It is with much excitement that I can announce I have been offered a position in the Virgin Cadetship in 2019. It is an ab-initio program that will run over 57 weeks starting in July next year. Initially intending to hire twelve applications, Virgin Australia has extended the intake to sixteen.
The selection process has been quite lengthy. With initial applications submitted in May, it took about six of the longest months until offers came through. There were two panel interviews, the hardest aptitude test I have ever done, two exams, a behavioural test, video testing and reference checks. We had to work very hard to make it through it all. Over 4000 people applied for the cadetship, and the 36 of us that were invited to the final panel interview had become well and truly invested in the opportunity, knowing they were only supposed to accept a third of us.
The opportunity itself is one of the best that the aviation industry worldwide has to offer. Virgin Australia provides us a salary while we complete the course at Fight Training Adelaide, living in fully catered accommodation. Cadets fly the DA40 and DA42, and are given individual access to a mentor from within the airline. Upon graduation, we will either become a First Officer on the ATR-72 completing shorter domestic routes, or a Second Officer on the Boeing 777-300ER, undertaking duty tours to Los Angeles. Whichever aircraft we are lucky enough to be put on, we will have a guaranteed job at Virgin Australia should we complete the program to the appropriate standard.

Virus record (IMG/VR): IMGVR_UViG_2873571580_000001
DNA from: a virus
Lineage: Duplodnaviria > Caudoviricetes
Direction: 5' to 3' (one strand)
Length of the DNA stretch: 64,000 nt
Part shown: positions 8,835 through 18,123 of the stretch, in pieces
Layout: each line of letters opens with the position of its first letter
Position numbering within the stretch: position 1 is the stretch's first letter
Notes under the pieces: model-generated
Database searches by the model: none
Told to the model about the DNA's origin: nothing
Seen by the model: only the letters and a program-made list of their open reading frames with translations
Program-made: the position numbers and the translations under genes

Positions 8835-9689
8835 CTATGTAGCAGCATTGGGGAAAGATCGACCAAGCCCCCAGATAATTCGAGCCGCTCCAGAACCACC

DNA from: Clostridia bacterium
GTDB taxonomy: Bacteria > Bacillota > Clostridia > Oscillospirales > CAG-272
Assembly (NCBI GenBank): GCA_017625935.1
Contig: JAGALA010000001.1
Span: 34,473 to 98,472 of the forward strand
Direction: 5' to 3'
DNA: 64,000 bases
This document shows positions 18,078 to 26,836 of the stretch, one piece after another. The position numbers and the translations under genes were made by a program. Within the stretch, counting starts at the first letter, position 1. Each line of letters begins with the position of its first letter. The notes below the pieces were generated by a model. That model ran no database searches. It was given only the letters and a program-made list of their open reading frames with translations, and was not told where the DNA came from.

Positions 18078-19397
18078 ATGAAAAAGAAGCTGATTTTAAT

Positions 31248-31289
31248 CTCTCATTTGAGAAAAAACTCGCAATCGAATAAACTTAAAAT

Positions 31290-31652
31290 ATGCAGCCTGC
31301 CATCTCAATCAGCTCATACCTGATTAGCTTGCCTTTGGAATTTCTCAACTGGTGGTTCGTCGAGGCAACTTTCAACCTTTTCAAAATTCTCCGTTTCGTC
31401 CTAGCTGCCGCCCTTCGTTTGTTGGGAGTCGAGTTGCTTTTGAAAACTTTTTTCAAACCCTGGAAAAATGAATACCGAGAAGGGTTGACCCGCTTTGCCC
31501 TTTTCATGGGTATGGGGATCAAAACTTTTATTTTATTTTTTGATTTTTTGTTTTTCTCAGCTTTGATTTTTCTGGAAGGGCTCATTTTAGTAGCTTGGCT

The airline set out with a gender ratio target to hire 50% females for 2019. Excitingly, of the sixteen people Virgin selected, nine of them were female. Nathan Burkitt, Line Manager of the Cadet Program, addressed this straight up in his first email to the group of us. His words were, “As a business we are keen to encourage and promote the occupation as an option for girls, however, once you all walked into your assessment, you were all assessed on your merit and not your gender”.
Setting quotas and gender targets has become a controversial topic within the industry and I have begun to see this outrage in my own experiences. I am comforted to receive Nathan’s feedback, as many of my friends and I have unfortunately already experienced a lot of negative feedback from males in aviation regarding our place in the industry. For an opportunity as amazing as this, I am humbled to have earned my position amongst my fifteen other peers.
In July 2017, I was lucky enough to complete work experience with Captain Andrew Bauer, Base Manager for Brisbane, from Virgin. It was a three day stint that gave me holistic exposure to the airline, and I was honestly blown away. Andy showed me how management has a level of care for their people that feeds into the way the business runs during the day to day. They appeared as an airline that would provide an enjoyable lifestyle and options to suit everyone.
I went on this work experience after already finding out that I was unsuccessful in the 2017 round of recruitment for the cadetship. Regardless of that, my short time within the airline really allowed me to appreciate how I could see myself fitting in in the long term and encouraged me to apply again this year.
While I won’t be starting until July next year, I look forward to using my spare time to hopefully find a way to engage in the aviation community in another way. I really want to find a voice to challenge the distasteful negative comments that women in aviation are increasingly receiving. I’ll be keeping this blog up to date, supporting the development of projects I created this year going forward, and maybe even find time for a holiday.
I now have the career of my dreams ahead of me and if everything goes well. I will be getting checked to line on one of Australia’s largest airlines before my 22nd birthday, and that’s pretty freaking awesome.